They Are Us

KGB “interrogation” techniques were used to “break” Jose Padilla. Warren Richey writes for the Christian Science Monitor:

According to defense motions on file in the case, Padilla’s cell measured nine feet by seven feet. The windows were covered over. There was a toilet and sink. The steel bunk was missing its mattress.

He had no pillow. No sheet. No clock. No calendar. No radio. No television. No telephone calls. No visitors. Even Padilla’s lawyer was prevented from seeing him for nearly two years.

For significant periods of time the Muslim convert was denied any reading material, including the Koran. The mirror on the wall was confiscated. Meals were slid through a slot in the door. The light in his cell was always on.

He lived like this for three years and seven months.

Those who haven’t experienced solitary confinement can imagine that life locked in a small space would be inconvenient and boring. But according to a broad range of experts who have studied the issue, isolation can be psychologically devastating. Extreme isolation, in concert with other coercive techniques, can literally drive a person insane, these experts say. And that makes it a potential instrument of torture, they add.

Then, later, we find (emphasis added):

So-called coercive interrogation methods – including isolation – have been specially authorized for certain units in the military and the Central Intelligence Agency.

The technique is not new. The Soviets used isolation and sensory deprivation to identify and discredit political dissidents. US prisoners of war confessed to nonexistent war crimes in the Korean War after similar treatment.

Be sure to see the last page, “How a Cold War program inspired terror war interrogations.”

It appears the Padilla detention exceeded even the fuzzy field manual guidelines. Also, members of the American Psychological Association want the APA to issue a ban on detention and interrogation work by its members.

Oh, and what did their three years and seven months of being “tough” on Padilla get us? Curt Anderson writes for the Associated Press:

But there is little other hard evidence linking Padilla, a Muslim convert, to al-Qaida or to the alleged North American terror support cell prosecutors say was operated by Hassoun, Jayyousi and others. Thousands of hours of FBI wiretap intercepts from 1993 to 2001 include numerous conversations of Hassoun and Jayyousi, but Padilla’s voice is heard on only seven.

The War on Science

In Salon, Steve Paulson interviews Turkish-American physicist Taner Edis, who explains why science in Muslim countries is stuck in the past. For example, “A team of Muslim scholars and scientists has spent more than a year drawing up an Islamic code of conduct for space travel.” And this is remarkable considering that, centuries ago, the Middle East was light years ahead of Europe in science.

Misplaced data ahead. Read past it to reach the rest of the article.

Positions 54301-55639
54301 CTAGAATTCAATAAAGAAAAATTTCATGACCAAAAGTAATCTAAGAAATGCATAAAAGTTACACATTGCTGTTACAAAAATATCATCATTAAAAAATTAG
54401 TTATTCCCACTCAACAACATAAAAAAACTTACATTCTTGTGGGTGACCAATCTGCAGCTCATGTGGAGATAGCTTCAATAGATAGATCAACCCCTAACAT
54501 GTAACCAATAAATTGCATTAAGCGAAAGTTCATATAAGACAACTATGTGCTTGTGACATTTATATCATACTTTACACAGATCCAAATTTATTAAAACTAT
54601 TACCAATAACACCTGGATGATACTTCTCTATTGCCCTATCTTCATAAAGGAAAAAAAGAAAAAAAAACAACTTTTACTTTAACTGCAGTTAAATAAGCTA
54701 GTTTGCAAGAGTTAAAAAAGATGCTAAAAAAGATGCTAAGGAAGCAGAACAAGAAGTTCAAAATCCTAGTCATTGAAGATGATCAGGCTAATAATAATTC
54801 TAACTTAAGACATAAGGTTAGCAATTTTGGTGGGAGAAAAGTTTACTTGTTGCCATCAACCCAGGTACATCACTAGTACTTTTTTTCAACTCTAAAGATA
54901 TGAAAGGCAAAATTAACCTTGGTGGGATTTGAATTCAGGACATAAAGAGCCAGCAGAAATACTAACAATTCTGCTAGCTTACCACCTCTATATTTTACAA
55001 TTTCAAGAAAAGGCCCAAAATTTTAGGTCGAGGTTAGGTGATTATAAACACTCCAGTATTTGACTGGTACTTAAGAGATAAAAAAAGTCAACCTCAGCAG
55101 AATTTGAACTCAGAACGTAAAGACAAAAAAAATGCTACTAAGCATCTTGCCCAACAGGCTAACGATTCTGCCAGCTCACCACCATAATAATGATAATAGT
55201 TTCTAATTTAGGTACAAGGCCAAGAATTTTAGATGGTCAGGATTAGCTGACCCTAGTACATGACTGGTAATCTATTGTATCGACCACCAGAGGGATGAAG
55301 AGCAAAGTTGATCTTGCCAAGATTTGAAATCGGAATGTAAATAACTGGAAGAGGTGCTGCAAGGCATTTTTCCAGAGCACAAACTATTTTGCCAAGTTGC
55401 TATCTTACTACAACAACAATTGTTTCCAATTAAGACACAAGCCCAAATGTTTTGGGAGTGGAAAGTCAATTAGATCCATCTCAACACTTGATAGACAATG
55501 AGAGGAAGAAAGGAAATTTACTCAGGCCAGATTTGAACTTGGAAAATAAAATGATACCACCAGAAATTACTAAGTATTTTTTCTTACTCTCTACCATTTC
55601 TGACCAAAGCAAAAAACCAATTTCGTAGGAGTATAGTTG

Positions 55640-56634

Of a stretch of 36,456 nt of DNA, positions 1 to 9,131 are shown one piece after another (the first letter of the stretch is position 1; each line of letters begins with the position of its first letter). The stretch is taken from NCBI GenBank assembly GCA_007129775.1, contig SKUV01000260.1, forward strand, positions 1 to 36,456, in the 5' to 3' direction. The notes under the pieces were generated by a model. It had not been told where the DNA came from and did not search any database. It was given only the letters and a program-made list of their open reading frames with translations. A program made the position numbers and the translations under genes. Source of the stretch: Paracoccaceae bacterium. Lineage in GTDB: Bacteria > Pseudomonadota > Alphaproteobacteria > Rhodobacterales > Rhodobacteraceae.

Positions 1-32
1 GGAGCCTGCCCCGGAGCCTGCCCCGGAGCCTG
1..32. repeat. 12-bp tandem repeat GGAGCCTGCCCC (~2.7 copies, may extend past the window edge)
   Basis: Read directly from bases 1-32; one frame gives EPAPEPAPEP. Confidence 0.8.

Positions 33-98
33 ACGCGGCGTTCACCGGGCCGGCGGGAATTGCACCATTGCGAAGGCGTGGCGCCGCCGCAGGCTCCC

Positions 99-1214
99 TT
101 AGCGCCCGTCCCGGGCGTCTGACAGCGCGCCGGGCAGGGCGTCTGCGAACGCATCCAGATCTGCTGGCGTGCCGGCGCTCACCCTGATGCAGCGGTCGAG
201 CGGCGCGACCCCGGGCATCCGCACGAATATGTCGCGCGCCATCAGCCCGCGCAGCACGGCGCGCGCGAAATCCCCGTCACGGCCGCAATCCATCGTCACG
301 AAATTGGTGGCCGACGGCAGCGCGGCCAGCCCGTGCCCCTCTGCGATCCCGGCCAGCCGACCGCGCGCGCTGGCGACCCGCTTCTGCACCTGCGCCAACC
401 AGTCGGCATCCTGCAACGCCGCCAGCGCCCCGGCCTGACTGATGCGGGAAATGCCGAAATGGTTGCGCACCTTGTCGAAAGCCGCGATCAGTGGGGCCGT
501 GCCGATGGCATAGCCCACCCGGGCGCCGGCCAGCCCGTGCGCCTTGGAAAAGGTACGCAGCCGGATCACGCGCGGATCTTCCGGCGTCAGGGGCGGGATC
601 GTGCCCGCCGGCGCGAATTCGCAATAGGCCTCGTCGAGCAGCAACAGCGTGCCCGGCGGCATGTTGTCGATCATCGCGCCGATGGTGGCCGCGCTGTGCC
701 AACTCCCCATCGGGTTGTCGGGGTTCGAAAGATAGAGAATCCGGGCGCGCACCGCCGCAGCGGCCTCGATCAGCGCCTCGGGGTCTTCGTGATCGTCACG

What’s so striking about the Muslim predicament is that the Islamic world was once the unrivaled center of science and philosophy. During Europe’s Dark Ages, Baghdad, Cairo and other Middle Eastern cities were the key repositories of ancient Greek and Roman science. Muslim scholars themselves made breakthroughs in medicine, optics and mathematics. So what happened? Did strict Islamic orthodoxy crush the spirit of scientific inquiry? Why did Christian Europe, for so long a backwater of science, later launch the scientific revolution?

Note also that Copernicus used the mathematical work of Iranian astronomers to construct his theory of the solar system.

What happened, in brief, was the European “scientific revolution.” Beginning in the 16th century, Europeans went through a shift in consciousness about how to understand and study the natural world. As a result, religion and science were separated into two entirely separate spheres of knowledge. Plus, as Edis says, this separation, with its promise of infinite new inventions and technologies, became complete just in time to plug into emerging capitalism. But in Muslim countries the critical separation of science from religion never occurred. Thus, scientific inquiry in the Middle East never matured into true science as it did in Europe.

And now, there’s Islamic creationism.

In many Muslim countries, you don’t have much creationism, but only because evolution does not appear in their textbooks in the first place. In countries that have had some exposure to conventional science education, such as Turkey, then you also have more of a public creationist reaction. In the last 20 years, we’ve seen creationism appearing in Turkey’s official science textbooks that are taught in high schools. Turkey has also witnessed a very strong popular movement for creationism that has spread to the whole Islamic world.

But before we feel pity for Middle Eastern scientists, let us consider what we’re dealing with here in the U.S. Namely, wingnuts. Ladies and gentlemen, I give you the Ace of Spades. Never mind that the Ace’s, um, interpretation of the article bears no resemblance whatsoever to what the article says. Wingnuts generally have reading comprehension skills roughly equivalent to that of spinach. Just take a look at this conclusion —

Hey, Christian conservatives? You want to win your creationism cases? Start bringing in Muslim creationists. And watch your liberal opponents suddenly finding it much more plausible that God — or, rather, Allah — created the earth, the animals, and humans directly.

Somewhere in there is a clue to why one cannot have a sensible conversation with an American right winger.

To his credit, the Ace is not a creationist himself. However, he dismisses global climate change as a “cult.” I’d say we’d best not point fingers at the Muslim world for being hostile to science. And we shouldn’t be too proud about logic or literacy, either.

See also:
Sadly, No.

Why some say we liberals should support righties in their fight to save the liberal values of the Enlightenment. No, serously.

Karl Quits

(Updates below)

This deserves a banner headline —

Karl Quits

Even better, a dancing banana —

He’s going to be spending more time with his family, children. Paul Gigot says so at WSJ

“There’s always something that can keep you here, and as much as I’d like to be here, I’ve got to do this for the sake of my family,” Mr. Rove says. His son attends college in San Antonio, and he and his wife, Darby, plan to spend much of their time at their home in nearby Ingram, in the Texas Hill Country.

Well, certainly, a son attending college in San Antonio is a crisis that can’t be ignored. But could there be other reasons for this departure? Gigot speculates —